Father Christmas/Santa/St Nicholas…

When Santa fell to Earth: more Dr Who than David Bowie

It started with my spotting from my bus on my way today’s church service a group of Santas between Hampton Court and Bushy Park, SW London clearly gearing up for a run, and wondering aloud (i.e on Facebook) what the collective noun might be? It ended with a debate about who the holly is that red-suited guy anyway?


A sack of Santas? A flypast of Father Christmasses? A cache of capitalists, suggested one cynic. No, no ,no! I protested. The real Santa is about giving, and bringing happiness to the children of the world. (Clearly I have been watching too many Christmas movies.)

But it’s true! Nicklas Julebukk (a hippyish Alexander Scheer) explains it to young German lad, Ben (Noah Kraus) in When Santa Fell To Earth (2011). Nicklas, who swaggers down a Bavarian village street in his long flapping red suede hooded coat is the last Santa Claus, his people and reindeers with them wiped out back in Yuleland by fearsome stormtrooper-like giant soldier nutcrackers. (It is to be noted that Nicklas also travels by a one reindeer-powered sleigh-cum-folky caravan which happens to be a lot bigger on the inside than it is on the outside. He is basically ‘the Doctor’ with presents.)

The evil Goblynsch and his henchmen want to wipe out youthful Julebukk since ‘Happy children’s not our game, parents’ money is our gain.’ Whereas, Nicklas and his elves – horror – create presents that are ‘not obtained through monetary gain’ but rather freely given.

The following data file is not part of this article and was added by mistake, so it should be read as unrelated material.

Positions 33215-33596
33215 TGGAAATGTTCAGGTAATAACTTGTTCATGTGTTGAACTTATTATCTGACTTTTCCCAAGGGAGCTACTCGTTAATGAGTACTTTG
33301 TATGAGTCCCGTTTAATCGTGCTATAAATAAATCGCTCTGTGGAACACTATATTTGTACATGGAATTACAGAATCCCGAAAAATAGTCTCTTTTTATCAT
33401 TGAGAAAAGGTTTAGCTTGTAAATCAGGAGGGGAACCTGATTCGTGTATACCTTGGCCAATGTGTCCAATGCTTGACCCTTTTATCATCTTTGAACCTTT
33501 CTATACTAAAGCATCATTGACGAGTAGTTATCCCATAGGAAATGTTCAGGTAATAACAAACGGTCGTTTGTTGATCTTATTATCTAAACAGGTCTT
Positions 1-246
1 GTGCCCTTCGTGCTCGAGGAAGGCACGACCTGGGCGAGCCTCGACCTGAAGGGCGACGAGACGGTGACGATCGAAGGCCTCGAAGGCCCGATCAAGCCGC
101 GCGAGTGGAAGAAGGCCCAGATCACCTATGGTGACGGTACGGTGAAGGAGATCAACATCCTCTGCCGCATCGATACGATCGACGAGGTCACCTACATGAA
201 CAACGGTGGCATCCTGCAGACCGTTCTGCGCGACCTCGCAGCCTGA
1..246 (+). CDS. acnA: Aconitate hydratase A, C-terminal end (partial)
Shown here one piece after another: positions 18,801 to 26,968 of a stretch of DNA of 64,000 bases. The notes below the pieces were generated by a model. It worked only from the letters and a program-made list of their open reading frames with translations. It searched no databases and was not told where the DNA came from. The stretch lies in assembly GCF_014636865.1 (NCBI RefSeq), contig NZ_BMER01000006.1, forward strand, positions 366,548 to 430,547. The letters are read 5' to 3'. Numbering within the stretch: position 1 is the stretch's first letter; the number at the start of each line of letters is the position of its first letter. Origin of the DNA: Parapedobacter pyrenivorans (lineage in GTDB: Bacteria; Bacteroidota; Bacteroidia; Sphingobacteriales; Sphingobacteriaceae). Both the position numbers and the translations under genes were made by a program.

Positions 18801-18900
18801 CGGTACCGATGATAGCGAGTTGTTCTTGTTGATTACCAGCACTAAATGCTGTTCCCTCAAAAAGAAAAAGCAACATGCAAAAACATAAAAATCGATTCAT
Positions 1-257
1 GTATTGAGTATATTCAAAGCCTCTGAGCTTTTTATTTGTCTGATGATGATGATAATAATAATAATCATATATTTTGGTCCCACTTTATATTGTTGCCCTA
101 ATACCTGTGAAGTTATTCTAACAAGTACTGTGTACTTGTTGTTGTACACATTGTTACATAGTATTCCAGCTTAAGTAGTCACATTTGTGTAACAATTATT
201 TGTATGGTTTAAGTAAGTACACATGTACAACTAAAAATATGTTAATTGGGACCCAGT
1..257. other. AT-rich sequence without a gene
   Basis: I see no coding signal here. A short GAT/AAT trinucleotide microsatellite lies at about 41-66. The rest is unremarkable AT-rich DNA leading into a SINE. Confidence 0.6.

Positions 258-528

The festival’s true meaning

Interestingly, even as we face the annual consumerist onslaught, cinema keeps reminding us of the true meaning of Christmas. And the figure of St Nicholas/ Sinterklaas/Father Christmas/Santa Claus/Kris Kringle – why, even the American Indians’ ‘Handsome Fellow’ (the one nugget of information and worthwhile reason for watching dog-centred straight-to-DVD The Adventures of Bailey: Christmas Hero (2012)) as well as Nicklas Julebukk – is so often the harbinger of the goodwill and generosity.

Now, Christians can be picky and point out that Jesus Christ is ‘the reason for the season’ as the cheesy church posters go (though pagans might delight in correcting them since Saturnalia goes a bit further back than that). But in the tinselly, glitter-decked, present-buying context of telly and adverts and shops it’s so difficult to escape at this time of year, that the central figure is still identified as representing goodness and kindness when he appears on film seems to me a positive thing. (Obviously, in movies such as Bad Santa (2003) and A Very Harold and Kumar 3D Christmas (2011), the Santas are sweary human store Santas rather than the Man Himself as in – spoiler alert! – A Miracle on 34th Street (1947 & 1994).)

Back and back and back

It is very easy to dismiss the big-bellied ho-ho-ho figure of Santa Claus as a consumerist ploy. That his jovial aura and scarlet suit have become inextricably linked with Coca Cola doesn’t help (however inaccurate the belief that the company’s 1930s Christmas advertising is the basis for Santa’s modern depiction).

I remember, as a child of the 1960s being taken to meet Father Christmas in Hamleys’ toy shop in Regent Street, and there’s an argument for Brits to reclaim and revive that more traditional name by which we knew him.

Meanwhile, it is notable that again and again we are reminded on screen that the fat fellow’s origins go back to St Nicholas. I loved the hippy otherworldly Santa of When Santa Fell to Earth because he combined both folk tradition (he had a wonderful embroidered white coat plus long fake beard for Christmas Day) and a knowing awareness of sci-fi lore. Notably, Arthur Christmas has family portraits which trace the lad’s ancestry right back to the Christian Saint.

For those with eyes to see, even mainstream contemporary Christmas movies aren’t convinced by Santa’s latterday diminished role as merely someone who helps shift product. They make it clear that he remains a far better man than that.

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